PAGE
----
29-Year-Old Pitcher – Free Agent
2016 Fantasy Baseball Outlook
There was no outlook written for Michael Kirkman in 2016. Check out the latest news below for more on his current fantasy value.
Michael Kirkman Contract Information:
Released by the Brewers in August of 2015.
Kirkman signed a minor league contract with the Brewers on Wednesday, Chris Cotillo of MLB Daily Dish reports.
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Age is determined on July 1st of each season. Jump To: ▼ Advanced StatsNo No No
Michael Kirkman Split Stats (View Full Split Stats)
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2015 Stat Review for Michael Kirkman As compared to the top 100 relief pitchers in 2015 (min 55 in)
A collection of stats that measure different skills.
A few general measures of a pitcher's effectiveness.
Balls in play avg. and % of runners left stranded.
Michael Kirkman: Past News Updates ( ▲ View most recent update )
RotoWire's Preseason Outlooks
There was no outlook written for Michael Kirkman.
The Rangers passed Kirkman through waivers prior to Opening Day, putting him in the bullpen at Triple-A Round Rock all season before he was brought up for another look in September. His numbers in the minors brought more of the same – the ability to miss bats, but with too many walks – and his limited time in Texas featured improved control and an extremely high groundball rate, but the 5.2-inning sample is largely meaningless. Kirkman would have to clear waivers again to go back to Triple-A, but a bullpen spot with the Rangers is far from guaranteed to him at this point as they will likely be willing to risk losing him in order to stash him as organizational depth.
Kirkman returned following a midseason scare with skin cancer, but control problems continue to limit his effectiveness in any role other than a lefty specialist. On a team with Robbie Ross and Neal Cotts rostered, Kirkman doesn't have a clear path to getting limited use out of the Texas bullpen at the present time. Even if he manages to stick on the Opening Day roster, there are a multitude of better options in the Rangers' relief corps positioned to compete for saves.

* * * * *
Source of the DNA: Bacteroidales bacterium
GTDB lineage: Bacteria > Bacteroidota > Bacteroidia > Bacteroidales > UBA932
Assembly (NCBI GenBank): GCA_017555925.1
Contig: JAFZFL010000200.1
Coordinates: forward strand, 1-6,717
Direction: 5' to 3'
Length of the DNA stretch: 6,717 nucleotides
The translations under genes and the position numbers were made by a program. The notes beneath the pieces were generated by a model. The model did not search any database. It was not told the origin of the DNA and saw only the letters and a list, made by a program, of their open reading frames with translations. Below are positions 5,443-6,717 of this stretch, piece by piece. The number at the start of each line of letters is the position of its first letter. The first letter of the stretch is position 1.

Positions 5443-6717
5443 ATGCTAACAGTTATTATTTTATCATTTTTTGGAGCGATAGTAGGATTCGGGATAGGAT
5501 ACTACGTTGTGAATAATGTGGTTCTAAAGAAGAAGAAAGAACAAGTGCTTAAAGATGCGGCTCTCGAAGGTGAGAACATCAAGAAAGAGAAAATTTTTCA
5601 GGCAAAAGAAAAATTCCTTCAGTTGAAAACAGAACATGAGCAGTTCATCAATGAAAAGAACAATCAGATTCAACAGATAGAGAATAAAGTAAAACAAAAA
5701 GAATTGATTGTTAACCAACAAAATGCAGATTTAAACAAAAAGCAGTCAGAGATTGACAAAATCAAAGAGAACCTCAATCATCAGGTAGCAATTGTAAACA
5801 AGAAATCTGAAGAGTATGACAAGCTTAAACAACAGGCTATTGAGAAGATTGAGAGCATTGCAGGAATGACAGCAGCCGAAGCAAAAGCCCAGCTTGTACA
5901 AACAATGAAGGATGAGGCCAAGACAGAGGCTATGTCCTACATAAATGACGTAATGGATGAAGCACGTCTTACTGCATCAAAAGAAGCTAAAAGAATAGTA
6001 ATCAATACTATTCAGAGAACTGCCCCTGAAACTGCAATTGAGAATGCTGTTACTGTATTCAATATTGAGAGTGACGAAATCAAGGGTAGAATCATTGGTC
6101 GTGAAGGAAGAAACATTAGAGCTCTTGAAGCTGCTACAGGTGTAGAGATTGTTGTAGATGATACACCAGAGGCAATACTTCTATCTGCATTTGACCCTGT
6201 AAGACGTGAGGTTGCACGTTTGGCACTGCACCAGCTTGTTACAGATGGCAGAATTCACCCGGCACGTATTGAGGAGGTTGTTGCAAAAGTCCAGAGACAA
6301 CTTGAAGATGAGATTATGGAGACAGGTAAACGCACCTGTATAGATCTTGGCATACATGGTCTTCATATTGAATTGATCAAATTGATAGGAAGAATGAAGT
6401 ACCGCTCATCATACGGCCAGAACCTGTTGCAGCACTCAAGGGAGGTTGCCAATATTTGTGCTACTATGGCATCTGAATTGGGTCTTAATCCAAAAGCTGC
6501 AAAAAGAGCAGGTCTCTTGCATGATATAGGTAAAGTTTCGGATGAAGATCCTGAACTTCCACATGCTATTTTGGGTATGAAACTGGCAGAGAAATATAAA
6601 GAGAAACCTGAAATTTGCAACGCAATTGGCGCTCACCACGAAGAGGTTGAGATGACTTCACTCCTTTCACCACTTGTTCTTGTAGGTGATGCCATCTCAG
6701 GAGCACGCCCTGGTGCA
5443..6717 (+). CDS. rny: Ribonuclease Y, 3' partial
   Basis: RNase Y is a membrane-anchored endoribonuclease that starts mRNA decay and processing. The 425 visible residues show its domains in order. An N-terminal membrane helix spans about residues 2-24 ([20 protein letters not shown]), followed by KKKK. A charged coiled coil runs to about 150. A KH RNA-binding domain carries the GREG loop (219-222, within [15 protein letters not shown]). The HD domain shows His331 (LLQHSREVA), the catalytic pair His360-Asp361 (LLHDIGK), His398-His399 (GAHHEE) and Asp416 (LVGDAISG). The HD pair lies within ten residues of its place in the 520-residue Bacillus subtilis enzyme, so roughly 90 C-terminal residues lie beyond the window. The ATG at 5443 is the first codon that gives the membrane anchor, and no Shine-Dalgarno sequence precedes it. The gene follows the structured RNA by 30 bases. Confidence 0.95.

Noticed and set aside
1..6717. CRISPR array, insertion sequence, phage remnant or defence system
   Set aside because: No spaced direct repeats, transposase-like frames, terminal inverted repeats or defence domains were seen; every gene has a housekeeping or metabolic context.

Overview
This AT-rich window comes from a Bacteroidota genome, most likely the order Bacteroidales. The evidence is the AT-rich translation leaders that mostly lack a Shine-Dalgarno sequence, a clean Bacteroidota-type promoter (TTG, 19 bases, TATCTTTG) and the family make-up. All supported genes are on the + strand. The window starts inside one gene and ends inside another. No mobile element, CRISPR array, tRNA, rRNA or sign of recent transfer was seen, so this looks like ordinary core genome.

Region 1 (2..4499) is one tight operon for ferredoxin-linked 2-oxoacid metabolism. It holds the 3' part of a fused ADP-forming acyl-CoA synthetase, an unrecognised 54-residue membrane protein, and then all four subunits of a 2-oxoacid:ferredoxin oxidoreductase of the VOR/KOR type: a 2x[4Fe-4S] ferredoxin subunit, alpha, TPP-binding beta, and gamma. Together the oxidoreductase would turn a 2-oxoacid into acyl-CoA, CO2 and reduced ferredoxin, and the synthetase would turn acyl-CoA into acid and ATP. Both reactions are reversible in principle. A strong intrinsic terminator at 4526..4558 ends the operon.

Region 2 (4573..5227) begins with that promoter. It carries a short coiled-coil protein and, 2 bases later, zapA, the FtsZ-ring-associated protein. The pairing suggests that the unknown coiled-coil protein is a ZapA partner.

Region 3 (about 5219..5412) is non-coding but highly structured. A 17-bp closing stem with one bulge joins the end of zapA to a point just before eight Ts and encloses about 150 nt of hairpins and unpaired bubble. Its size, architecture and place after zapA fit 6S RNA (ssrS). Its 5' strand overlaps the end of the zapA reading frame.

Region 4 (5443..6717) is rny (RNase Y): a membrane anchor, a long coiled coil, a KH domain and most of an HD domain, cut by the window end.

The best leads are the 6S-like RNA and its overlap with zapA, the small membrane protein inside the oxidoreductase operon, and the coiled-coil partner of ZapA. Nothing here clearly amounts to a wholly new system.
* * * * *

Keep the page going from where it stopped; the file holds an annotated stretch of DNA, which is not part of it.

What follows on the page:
Kirkman had basically pitched himself into a LOOGY role heading into 2012 thanks to continued poor control and an inability to get right-handed hitters out. His numbers evened out a bit in 2012, which is a kind way of saying he didn't get lefties out at an acceptable rate either. He ran into some BABIP-inspired luck at the major league level to hold opponents to a .182 average against, but the underlying peripherals remain poor. He'll be miscast as anything but a lefty specialist.
Kirkman bombed as a starter early in the year at Triple-A Round Rock, resulting in a move to a relief role. He appears to have made the permanent transition to the bullpen as anticipated given his shaky control numbers. His numbers in the minors as a reliever (40.2 IP, 37 hits, 58:24 K:BB) were markedly better than as a starter (32.1 IP, 50 hits, 26:13 K:BB) and he was particularly effective (31 IP, 27 hits, 36:7 K:BB) against lefties and every bit as dreadful (42 IP, 60 hits, 48:30 K:BB) against righties. He fanned just 12 of the 73 right-handed batters faced in the majors and yielded 11 extra-base hits to them (good for an 830 OPS against) but maintained some success against lefties (holding them to a .214/.313/.265 slash in 49 plate appearances). With the departure of Darren Oliver, there could be a lefty specialist role for Kirkman as early as 2012.
Kirkman pitched well at Triple-A Oklahoma City after struggling at Double-A Frisco in 2009, striking out 130 batters and allowing just eight home runs in 131 innings. He also walked 68 batters, but showed some promise as an eventual lefty specialist (44 innings, 34 hits, no homers, 43:12 K:BB against lefties in 2010). He made 14 appearances out of the Texas bullpen, and retained his effectiveness against lefties in a limited role. He walks too many to project as a starter, but has the size (6-foot-4) and recent success against lefties to be an effective member of the Texas bullpen in that role going forward.
Kirkman entered the season with a pretty pedestrian minor-league career, but early success at High-A Bakersfield (48 innings, 43 hits, 54:18 K:BB) earned him a promotion to Double-A Frisco. He struggled in 18 starts, allowing 93 hits and 43 walks in 96.2 innings and fanning just 64. He projects well as a 6-foot-4 lefty, but falls short of the upper end talent in the Rangers' system.